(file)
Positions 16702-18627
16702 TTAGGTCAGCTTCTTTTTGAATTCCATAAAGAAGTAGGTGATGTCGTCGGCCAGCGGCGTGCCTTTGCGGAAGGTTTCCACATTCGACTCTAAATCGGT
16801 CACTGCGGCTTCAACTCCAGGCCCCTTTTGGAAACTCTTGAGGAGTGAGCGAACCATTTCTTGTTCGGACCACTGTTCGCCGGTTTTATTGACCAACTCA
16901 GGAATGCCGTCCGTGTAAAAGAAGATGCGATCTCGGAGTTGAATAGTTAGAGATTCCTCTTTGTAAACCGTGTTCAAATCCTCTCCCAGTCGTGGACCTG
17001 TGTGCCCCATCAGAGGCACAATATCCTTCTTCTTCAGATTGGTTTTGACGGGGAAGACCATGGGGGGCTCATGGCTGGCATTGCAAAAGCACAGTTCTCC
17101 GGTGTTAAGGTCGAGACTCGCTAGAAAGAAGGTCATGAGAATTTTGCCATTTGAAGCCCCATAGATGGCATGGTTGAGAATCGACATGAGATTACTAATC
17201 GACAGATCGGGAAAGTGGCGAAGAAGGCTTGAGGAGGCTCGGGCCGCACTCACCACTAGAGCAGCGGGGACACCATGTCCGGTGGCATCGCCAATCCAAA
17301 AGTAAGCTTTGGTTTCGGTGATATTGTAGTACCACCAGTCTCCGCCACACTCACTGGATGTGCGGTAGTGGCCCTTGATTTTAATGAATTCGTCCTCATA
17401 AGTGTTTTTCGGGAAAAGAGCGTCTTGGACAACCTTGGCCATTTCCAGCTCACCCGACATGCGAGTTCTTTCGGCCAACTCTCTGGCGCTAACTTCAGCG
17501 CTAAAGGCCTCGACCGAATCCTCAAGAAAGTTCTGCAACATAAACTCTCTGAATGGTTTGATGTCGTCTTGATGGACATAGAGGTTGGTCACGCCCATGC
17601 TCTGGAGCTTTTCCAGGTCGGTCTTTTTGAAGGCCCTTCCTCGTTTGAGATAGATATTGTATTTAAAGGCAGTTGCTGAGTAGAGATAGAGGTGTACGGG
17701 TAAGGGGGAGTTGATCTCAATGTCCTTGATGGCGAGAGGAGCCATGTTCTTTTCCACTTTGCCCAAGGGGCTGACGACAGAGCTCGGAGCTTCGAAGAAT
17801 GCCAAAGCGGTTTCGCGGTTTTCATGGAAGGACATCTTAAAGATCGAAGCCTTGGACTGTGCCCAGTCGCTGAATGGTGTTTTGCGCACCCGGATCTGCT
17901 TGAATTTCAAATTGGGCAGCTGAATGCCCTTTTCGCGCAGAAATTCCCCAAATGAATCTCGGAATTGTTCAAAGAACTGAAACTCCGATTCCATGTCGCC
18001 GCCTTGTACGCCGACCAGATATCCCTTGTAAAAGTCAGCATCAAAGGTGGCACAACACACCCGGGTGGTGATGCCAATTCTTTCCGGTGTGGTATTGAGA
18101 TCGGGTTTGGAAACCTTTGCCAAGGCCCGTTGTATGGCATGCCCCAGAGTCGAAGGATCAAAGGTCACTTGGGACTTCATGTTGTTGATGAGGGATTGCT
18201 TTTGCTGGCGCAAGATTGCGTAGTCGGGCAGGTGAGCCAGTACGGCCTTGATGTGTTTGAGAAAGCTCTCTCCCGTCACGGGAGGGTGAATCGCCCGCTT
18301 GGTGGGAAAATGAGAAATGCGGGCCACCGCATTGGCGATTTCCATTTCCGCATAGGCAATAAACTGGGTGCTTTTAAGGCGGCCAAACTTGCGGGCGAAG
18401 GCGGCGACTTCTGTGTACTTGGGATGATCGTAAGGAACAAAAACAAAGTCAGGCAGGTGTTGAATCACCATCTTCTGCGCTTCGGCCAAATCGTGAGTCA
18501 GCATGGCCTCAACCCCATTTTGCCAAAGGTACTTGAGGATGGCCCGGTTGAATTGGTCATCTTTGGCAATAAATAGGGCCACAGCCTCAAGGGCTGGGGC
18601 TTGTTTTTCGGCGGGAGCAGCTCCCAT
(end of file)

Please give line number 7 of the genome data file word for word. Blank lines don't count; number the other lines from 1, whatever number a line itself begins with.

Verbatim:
17201 GACAGATCGGGAAAGTGGCGAAGAAGGCTTGAGGAGGCTCGGGCCGCACTCACCACTAGAGCAGCGGGGACACCATGTCCGGTGGCATCGCCAATCCAAA